How Do I Jump When I'm Scared To Do Something

Jul 02, 2018

This is a question that I get asked quite often from people.

“I’m really nervous about taking this next step in my career. So Greg, how do you jump when you’re scared to do something? How do you deal with the fear of the unknown?”

I think this is a valid question. I totally understand what these people are saying.

So let me ask you….

Do you ever feel scared to jump?

To do something new?

Do you ever fear the unknown?

I really don’t want you all to think of me as this indestructible, energized person that has no fear and has no reservations and does not have anything holding him back. It’s not true. I do have lots of fears.

I am scared sometimes to do things. But I just want to tell you that I think the reason why I’ve been able to overcome so much is because of this one concept that I understand.

When I’m scared to jump and when I’m scared to go into the unknown and I have that fear that comes over me about the unknown, all I do is I just remind myself of the known.

In 2005, I knew what my “known” was.  The known for me was, “Greg, you have become an OCS, you’re a CSCS, and you just completed all of the courses at the University of St. Augustine for you to become manual therapist certified through USA” - which at that time was a pretty strong manual therapy program. “You are working with the number one womens tennis player in the world. That was my known.

Now here’s what came with it, I was exclusively trading time for money. I had to make a decision of when I actually traveled with players, to use my personal vacation time from work. So basically my vacations from work were just me working more. It was cool for a little bit but then the novelty of working with sports celebrities started to wear off. I’m travelling all over the place and I’m not home with my wife and with my young daughter.

I was only valuable to my job if I was there at the job. I was working 7am to 8pm at that job. I was leaving that job and then going to tennis players’ homes and doing concierge visits with them. I was still exclusively trading my time for money and it was not good on my marriage. That was my known.

My wife really wanted to have more time with me, and I wanted to have more time with her and I just wanted to make sure my marriage was good.

When I went to my employer and they said I couldn’t work 4 days/ week even though I was exceeding their expectations?? Well… that was my known.

When I have to jump into the unknown it’s because I know what my known is. My known sucked. My known at that time  was not going to get me any stronger in my relationship with my wife.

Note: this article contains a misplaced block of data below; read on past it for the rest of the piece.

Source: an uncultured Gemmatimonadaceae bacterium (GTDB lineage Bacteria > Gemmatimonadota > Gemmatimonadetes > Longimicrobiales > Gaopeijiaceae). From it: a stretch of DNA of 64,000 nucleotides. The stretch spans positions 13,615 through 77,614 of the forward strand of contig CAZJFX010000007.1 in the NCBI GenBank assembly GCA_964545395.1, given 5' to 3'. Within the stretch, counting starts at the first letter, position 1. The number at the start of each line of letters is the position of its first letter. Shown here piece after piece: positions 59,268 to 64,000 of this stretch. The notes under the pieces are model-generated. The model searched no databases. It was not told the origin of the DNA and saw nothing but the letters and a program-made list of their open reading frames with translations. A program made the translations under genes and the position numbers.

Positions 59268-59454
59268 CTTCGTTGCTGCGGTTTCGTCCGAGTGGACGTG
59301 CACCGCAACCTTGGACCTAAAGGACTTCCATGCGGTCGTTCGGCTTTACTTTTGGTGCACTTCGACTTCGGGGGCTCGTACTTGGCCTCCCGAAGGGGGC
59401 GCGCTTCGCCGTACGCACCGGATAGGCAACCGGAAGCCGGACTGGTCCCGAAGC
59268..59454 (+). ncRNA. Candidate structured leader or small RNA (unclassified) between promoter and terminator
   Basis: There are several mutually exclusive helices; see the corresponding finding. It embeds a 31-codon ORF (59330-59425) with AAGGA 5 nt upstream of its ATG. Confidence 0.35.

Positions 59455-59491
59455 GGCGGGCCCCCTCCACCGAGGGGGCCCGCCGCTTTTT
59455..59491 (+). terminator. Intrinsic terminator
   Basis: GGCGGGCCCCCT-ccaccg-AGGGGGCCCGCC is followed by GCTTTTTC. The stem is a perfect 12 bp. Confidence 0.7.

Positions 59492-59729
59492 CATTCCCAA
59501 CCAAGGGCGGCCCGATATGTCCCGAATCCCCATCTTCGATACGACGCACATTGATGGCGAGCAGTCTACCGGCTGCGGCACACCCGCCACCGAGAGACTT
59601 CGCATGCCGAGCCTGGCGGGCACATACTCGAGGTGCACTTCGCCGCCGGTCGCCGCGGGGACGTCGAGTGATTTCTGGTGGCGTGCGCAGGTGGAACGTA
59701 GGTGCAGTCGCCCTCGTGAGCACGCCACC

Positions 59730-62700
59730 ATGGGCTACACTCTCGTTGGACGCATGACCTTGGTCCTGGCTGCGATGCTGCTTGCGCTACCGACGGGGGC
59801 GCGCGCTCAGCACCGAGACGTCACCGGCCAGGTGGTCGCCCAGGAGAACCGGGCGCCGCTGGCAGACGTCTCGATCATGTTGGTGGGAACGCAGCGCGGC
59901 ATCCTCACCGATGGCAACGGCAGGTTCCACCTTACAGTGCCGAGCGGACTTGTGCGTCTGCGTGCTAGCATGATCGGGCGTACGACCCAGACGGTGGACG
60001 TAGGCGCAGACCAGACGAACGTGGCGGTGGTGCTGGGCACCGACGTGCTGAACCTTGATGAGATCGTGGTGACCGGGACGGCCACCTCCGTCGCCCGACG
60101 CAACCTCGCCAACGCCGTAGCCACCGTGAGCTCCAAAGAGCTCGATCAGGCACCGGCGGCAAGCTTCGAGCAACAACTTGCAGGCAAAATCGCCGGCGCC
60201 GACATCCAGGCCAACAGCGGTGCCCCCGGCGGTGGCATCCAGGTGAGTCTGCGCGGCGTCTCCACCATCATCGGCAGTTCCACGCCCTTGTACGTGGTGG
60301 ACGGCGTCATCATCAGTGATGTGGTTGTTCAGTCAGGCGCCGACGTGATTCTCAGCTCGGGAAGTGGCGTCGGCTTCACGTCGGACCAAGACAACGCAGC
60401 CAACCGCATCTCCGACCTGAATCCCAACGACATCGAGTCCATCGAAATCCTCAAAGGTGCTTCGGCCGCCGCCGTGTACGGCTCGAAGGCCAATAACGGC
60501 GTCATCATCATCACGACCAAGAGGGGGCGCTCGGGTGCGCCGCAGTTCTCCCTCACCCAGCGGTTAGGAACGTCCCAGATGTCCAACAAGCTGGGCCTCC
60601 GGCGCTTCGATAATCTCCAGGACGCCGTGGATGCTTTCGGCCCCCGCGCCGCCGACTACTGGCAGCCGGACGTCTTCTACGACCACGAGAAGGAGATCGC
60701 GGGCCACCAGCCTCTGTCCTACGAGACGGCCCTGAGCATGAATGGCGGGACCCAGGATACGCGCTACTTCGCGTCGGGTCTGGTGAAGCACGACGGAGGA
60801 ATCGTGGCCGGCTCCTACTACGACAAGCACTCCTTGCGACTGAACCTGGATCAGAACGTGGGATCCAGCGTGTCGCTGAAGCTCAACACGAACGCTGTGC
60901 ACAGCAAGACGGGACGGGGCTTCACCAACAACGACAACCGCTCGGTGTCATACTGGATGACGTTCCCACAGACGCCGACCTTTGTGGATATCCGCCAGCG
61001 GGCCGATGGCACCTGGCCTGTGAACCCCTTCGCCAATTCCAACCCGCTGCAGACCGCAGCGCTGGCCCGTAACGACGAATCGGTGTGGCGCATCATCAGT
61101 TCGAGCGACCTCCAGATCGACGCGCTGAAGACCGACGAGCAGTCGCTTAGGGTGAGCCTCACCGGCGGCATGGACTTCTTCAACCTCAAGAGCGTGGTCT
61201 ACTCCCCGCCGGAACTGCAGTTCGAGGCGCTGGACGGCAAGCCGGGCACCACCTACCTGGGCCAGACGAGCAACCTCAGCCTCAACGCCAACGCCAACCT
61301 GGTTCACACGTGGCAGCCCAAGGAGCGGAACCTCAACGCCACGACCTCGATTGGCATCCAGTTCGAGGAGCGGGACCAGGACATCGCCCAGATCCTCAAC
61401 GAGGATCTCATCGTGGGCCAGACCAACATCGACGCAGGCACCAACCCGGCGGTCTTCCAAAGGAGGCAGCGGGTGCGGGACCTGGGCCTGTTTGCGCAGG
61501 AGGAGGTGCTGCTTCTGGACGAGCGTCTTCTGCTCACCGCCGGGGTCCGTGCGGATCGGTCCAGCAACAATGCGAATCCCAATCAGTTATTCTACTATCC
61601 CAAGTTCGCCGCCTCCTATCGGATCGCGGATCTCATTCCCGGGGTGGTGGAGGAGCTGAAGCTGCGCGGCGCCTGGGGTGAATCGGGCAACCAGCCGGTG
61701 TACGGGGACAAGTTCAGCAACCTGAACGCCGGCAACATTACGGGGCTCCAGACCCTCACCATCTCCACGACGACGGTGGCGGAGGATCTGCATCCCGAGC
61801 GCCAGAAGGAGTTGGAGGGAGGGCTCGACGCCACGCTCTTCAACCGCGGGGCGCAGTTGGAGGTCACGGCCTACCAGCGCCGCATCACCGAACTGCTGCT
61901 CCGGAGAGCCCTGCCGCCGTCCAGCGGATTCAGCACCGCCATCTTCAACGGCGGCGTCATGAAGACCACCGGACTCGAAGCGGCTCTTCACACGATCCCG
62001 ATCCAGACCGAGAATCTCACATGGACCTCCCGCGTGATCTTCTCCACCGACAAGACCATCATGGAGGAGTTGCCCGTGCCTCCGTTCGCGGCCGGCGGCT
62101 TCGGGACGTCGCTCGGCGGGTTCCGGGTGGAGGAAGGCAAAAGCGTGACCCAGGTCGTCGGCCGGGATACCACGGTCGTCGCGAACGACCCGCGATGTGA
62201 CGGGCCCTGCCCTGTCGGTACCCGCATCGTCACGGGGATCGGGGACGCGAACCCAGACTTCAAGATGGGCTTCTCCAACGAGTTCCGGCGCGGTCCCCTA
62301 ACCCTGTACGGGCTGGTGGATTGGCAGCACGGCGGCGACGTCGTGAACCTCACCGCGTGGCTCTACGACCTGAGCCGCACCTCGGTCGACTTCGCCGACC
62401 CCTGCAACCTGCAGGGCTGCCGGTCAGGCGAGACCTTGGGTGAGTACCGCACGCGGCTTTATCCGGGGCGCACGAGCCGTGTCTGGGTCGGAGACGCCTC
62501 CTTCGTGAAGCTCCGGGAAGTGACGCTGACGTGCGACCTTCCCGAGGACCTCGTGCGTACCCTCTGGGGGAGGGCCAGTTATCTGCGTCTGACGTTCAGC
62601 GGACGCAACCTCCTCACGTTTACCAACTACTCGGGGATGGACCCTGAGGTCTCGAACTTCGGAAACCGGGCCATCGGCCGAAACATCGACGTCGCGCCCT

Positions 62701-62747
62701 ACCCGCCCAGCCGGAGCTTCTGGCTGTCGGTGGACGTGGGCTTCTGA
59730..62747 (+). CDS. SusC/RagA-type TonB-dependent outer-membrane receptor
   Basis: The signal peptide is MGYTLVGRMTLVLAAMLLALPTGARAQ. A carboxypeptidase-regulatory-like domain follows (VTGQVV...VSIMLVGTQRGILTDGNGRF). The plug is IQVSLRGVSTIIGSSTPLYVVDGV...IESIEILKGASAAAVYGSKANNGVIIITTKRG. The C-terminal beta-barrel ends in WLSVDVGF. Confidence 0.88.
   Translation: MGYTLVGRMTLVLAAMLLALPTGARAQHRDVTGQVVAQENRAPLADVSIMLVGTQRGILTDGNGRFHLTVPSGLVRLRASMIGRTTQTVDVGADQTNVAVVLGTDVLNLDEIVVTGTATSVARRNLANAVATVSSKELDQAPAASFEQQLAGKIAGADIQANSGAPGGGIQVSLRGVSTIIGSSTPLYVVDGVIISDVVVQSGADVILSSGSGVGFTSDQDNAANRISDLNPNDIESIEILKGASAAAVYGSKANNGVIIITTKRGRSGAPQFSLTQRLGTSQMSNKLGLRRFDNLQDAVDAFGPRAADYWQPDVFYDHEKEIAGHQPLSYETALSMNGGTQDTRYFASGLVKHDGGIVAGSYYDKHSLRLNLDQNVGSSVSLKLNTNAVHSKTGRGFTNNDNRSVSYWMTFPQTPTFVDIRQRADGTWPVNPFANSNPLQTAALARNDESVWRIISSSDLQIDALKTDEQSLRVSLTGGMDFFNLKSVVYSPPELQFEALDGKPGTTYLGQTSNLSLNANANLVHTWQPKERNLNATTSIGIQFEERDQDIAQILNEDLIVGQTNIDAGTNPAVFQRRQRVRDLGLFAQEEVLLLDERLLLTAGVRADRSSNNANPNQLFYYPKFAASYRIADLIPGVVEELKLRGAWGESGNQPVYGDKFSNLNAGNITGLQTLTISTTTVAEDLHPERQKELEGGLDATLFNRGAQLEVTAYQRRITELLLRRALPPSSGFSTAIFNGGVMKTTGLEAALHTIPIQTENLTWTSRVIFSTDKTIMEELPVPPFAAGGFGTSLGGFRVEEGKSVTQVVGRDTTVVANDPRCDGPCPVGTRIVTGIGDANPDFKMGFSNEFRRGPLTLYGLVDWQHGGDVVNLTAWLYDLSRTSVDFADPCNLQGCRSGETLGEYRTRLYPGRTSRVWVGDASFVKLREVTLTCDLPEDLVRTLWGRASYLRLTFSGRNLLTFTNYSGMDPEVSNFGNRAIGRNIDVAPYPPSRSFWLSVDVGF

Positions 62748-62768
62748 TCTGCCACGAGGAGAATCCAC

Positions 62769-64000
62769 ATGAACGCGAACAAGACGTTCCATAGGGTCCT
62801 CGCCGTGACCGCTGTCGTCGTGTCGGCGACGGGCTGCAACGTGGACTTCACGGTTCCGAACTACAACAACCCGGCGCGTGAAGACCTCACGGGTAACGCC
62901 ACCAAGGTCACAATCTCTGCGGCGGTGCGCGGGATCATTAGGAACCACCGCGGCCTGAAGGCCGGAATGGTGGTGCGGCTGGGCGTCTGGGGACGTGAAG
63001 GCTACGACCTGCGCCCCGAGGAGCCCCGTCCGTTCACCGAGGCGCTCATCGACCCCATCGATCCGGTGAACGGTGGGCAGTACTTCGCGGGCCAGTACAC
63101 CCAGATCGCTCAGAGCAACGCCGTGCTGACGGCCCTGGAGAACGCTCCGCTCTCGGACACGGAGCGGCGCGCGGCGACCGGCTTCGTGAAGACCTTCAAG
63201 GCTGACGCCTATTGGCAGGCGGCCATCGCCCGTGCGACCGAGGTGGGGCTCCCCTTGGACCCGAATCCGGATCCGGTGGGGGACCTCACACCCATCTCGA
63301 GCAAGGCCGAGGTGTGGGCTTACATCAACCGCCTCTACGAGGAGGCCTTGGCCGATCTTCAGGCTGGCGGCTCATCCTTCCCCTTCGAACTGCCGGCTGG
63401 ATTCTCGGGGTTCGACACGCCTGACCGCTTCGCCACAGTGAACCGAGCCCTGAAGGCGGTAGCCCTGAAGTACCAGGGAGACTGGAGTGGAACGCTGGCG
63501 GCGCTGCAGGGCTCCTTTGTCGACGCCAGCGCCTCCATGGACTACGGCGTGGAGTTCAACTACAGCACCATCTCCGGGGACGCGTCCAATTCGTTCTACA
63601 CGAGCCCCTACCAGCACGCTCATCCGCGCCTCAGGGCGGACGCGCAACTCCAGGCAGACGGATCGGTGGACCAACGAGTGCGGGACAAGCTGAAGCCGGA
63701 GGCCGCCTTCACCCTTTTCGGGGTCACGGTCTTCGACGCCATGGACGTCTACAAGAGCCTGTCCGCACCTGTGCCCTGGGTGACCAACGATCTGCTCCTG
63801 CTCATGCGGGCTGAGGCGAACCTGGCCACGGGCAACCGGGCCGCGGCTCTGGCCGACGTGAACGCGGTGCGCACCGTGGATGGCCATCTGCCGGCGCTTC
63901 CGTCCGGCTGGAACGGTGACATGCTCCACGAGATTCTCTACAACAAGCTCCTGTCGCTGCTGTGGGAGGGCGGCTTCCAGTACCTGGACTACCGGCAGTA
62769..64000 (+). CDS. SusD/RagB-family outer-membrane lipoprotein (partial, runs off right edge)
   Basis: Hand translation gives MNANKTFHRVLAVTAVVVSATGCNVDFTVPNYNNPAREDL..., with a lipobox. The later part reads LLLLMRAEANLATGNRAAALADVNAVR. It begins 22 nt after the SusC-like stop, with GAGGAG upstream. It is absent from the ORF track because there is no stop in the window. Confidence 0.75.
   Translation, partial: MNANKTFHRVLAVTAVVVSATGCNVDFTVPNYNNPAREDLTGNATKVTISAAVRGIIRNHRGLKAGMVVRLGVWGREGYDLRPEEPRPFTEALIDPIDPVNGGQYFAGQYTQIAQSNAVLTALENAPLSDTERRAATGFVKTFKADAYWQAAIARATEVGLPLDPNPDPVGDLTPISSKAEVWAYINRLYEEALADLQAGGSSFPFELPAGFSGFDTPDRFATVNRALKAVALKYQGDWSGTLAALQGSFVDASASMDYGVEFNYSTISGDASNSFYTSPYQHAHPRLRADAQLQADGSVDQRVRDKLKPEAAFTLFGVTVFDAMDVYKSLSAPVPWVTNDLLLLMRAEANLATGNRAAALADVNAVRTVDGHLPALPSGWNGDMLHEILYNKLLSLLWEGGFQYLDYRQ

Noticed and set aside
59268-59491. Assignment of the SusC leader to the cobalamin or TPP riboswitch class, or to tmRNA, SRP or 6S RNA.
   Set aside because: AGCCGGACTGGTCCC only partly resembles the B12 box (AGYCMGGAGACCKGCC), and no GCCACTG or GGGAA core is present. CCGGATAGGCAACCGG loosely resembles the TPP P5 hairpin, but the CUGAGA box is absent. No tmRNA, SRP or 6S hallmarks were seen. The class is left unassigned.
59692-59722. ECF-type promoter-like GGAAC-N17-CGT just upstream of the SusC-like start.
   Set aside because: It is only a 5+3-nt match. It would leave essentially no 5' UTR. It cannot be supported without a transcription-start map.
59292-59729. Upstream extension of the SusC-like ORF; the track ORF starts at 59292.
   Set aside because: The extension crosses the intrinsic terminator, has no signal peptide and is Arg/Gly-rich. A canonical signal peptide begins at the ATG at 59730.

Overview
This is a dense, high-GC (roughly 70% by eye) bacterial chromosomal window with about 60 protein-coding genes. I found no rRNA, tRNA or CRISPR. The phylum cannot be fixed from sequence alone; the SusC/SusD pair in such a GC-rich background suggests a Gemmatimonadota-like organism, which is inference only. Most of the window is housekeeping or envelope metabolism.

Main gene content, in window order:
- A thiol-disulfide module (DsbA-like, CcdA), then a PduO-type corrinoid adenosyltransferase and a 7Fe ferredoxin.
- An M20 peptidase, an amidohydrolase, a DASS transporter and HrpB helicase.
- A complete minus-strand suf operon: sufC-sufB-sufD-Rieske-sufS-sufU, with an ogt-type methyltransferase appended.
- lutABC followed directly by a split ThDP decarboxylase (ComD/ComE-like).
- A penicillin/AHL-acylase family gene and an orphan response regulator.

My known was not gonna get me to be able to level up with my kid. It was not gonna get me any closer to my immediate family. So it was easier for me to jump into something called entrepreneurship that I had absolutely no clue about. It was easy, because I knew what I was already getting.

If you continue to do what you’re doing, you’re gonna continue to get what you're getting. So I knew where that was taking me. I just had to say, “Hey, is this what I want for my life?” I already knew what the known was so to jump into the unknown actually became easier because I knew what I was going to get.

That’s how I deal with the fear of the unknown is because I know what the known is.

Tell me what your known is and I’ll tell you how easy it’s gonna be for you to go into the unknown. How bad is it? If it’s not bad then maybe there’s no reason to jump. But my known was bad. It’s like you’re on a building that’s on fire. You might wanna jump because the alternative is not that good either.

Are you comfortable with your known. Can you live with it?

Maybe you can.

If you’re cool with your known, say this is my known and I’m accepting it. There’s no reason to waste any energy on complaining about it. That’s what it is, and you’re accepting it. But if you’re like this is my known and I’m not accepting it then be willing to jump -

Tell yourself I’m jumping into the unknown because of my known. That’s the burning building and I don’t want to get burned. So I’m going to jump.

That’s how I do it;

That’s how I battle fear, and that’s how I continue to push myself.

I look at where I’m at and I ask myself, “yes or no?” When I say no, I jump. When I say yes, I don’t.

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